Methods to Spice Up Any Billiard Game
When one thinks of billiard games, most think of more typical games like 8-Ball, 9-Ball or Straight Pool. But actually, the possibilities are nearly endless. Hundreds of games exist, many even with multiple variations of themselves. Even still, those who spend an adequate amount of time in their billiard or rec rooms know that regardless of how many games there are, games might become a bit dull or monotonous at times. There are many ways to spice up existing games, some of which are described below.
Assessing or adding points to any billiard game always makes it more interesting, although many games exist that already incorporate points into game play. For example, players could modify a normal game of 8-Ball by assessing points to the player with balls left on the table. Keep playing over and over until a predetermined point total has been reached by one player or another (50-100 points is average). In this particular case, the person with the lowest amount of points is the winner, as in golf. Scoring more points in this scenario means you are leaving more balls on the table than your opponents – usually a no-no in billiard games. And points can be spread out in a number of ways, such as one point per ball, negative points, or giving each ball points totaling their face values. Extra points can even be handed out for bank shots, combos, rail shots or leaves, as well.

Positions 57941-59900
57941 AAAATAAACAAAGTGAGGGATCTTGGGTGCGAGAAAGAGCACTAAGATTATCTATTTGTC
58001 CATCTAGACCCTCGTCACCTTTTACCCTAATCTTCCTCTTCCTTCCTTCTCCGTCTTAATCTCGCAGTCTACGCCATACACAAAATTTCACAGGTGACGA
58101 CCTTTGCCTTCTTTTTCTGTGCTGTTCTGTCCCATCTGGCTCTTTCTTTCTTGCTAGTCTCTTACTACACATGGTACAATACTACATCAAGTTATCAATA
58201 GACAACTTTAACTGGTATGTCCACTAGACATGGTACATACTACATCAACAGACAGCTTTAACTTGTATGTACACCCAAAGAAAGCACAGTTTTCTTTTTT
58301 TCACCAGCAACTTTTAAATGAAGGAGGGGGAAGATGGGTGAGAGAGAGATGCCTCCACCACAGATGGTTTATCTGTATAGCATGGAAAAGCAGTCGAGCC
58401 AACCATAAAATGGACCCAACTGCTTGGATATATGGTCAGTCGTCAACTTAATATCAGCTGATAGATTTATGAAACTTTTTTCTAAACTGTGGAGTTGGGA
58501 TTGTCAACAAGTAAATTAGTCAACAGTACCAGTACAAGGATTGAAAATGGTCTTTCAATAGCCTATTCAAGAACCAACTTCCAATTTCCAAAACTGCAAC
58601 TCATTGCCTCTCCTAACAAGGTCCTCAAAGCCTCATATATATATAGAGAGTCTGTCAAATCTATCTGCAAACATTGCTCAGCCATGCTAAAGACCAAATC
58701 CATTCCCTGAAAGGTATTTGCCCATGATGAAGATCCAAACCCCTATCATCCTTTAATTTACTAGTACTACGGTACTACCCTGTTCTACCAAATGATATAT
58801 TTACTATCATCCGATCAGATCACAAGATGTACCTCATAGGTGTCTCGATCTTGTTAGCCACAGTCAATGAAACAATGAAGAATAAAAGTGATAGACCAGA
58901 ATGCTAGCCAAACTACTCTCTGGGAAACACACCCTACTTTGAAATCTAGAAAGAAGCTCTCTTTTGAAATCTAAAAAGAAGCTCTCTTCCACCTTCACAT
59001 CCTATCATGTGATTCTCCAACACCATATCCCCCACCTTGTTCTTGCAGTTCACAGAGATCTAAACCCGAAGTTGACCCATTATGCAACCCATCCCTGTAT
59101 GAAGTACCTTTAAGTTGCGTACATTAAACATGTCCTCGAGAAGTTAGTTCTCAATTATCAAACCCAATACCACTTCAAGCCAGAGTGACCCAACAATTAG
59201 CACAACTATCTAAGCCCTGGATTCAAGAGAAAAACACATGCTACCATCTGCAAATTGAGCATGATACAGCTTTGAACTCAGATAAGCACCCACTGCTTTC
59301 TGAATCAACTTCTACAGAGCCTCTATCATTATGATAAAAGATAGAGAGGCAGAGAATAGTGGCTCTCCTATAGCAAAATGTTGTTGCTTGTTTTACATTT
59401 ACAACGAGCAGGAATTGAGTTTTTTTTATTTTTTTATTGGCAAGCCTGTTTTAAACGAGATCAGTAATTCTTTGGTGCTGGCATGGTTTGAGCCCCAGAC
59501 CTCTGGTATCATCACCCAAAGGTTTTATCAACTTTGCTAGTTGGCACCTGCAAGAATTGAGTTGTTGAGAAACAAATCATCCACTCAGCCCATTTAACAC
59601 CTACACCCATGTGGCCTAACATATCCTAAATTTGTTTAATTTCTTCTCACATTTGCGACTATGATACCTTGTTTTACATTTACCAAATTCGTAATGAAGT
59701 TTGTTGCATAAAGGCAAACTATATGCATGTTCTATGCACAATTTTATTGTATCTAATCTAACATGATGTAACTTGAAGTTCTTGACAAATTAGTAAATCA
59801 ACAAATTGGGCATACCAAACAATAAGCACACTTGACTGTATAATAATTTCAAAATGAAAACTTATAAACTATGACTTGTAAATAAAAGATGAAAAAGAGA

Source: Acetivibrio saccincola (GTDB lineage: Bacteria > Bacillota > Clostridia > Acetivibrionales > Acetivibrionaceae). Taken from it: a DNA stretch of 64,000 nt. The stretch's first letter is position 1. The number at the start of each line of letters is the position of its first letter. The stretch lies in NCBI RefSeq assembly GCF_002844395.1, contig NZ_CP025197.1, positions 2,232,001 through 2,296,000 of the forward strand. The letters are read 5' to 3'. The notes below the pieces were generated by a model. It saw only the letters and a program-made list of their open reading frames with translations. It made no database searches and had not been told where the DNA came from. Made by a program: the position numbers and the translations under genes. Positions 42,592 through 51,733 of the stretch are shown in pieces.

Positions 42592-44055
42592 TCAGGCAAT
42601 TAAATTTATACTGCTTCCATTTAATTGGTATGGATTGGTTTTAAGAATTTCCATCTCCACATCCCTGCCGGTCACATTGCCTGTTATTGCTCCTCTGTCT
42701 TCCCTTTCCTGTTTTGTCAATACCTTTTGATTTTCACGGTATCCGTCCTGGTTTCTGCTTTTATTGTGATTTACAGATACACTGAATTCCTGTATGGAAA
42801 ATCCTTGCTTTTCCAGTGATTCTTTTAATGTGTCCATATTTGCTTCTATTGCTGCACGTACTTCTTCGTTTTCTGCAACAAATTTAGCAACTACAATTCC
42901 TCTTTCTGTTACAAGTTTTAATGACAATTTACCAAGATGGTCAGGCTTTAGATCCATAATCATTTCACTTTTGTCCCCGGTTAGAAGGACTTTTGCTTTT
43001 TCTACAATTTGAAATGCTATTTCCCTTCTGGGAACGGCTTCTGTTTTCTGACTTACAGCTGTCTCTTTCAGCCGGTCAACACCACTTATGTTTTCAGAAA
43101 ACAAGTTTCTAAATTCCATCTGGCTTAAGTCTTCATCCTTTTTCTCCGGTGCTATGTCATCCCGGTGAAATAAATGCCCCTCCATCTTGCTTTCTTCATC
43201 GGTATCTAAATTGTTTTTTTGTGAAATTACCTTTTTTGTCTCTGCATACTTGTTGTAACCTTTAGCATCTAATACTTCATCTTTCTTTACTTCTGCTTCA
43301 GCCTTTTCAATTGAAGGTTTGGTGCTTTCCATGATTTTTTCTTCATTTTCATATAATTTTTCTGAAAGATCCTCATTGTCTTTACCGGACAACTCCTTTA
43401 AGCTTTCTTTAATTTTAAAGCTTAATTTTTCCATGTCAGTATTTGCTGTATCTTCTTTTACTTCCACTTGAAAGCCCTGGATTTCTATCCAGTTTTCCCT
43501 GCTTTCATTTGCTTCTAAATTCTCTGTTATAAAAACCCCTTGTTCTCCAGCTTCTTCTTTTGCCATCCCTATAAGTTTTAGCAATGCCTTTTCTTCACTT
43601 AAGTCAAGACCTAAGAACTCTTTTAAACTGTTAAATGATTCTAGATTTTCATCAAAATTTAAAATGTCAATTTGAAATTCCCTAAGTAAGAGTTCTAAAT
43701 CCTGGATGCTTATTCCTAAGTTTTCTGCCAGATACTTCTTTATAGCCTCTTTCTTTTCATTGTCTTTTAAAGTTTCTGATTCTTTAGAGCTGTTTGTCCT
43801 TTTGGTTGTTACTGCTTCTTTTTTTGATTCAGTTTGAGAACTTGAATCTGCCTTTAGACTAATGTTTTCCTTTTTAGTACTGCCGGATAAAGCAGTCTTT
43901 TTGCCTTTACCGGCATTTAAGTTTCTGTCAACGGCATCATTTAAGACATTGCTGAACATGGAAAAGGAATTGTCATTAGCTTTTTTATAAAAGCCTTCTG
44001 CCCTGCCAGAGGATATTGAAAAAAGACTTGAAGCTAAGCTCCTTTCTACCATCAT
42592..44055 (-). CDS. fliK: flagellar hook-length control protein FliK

Making a small wager on any billiard game is another time-tested method to make any match more exciting and competitive, yet it keeps the game on a friendly level. And just as in any other sport, billiard games can be bet on in a number of ways, like wagering a dollar per ball left on the table, a straight-up, predetermined amount, or a double elimination tournament with a prize purse for first, second and third places.
If you are not a betting individual or points do not interest you, try eliminating certain shots to make your billiard game more challenging. For instance, only allow bank or masse shots instead of straight ones. Or make combination shots the only way to sink a ball, having no contact between the cue and object balls. Or just use certain pockets, like the two sides; or pick two corners. Anything sunk in a nondesignated pocket gets spotted by your opponent anywhere on the table.
There is usually no end to inventing new ways to liven up any billiard game. Try a few of these methods next time you become bored with your games. Perhaps these ideas will also help you branch off and come up with even more ideas to utilize in future billiard games.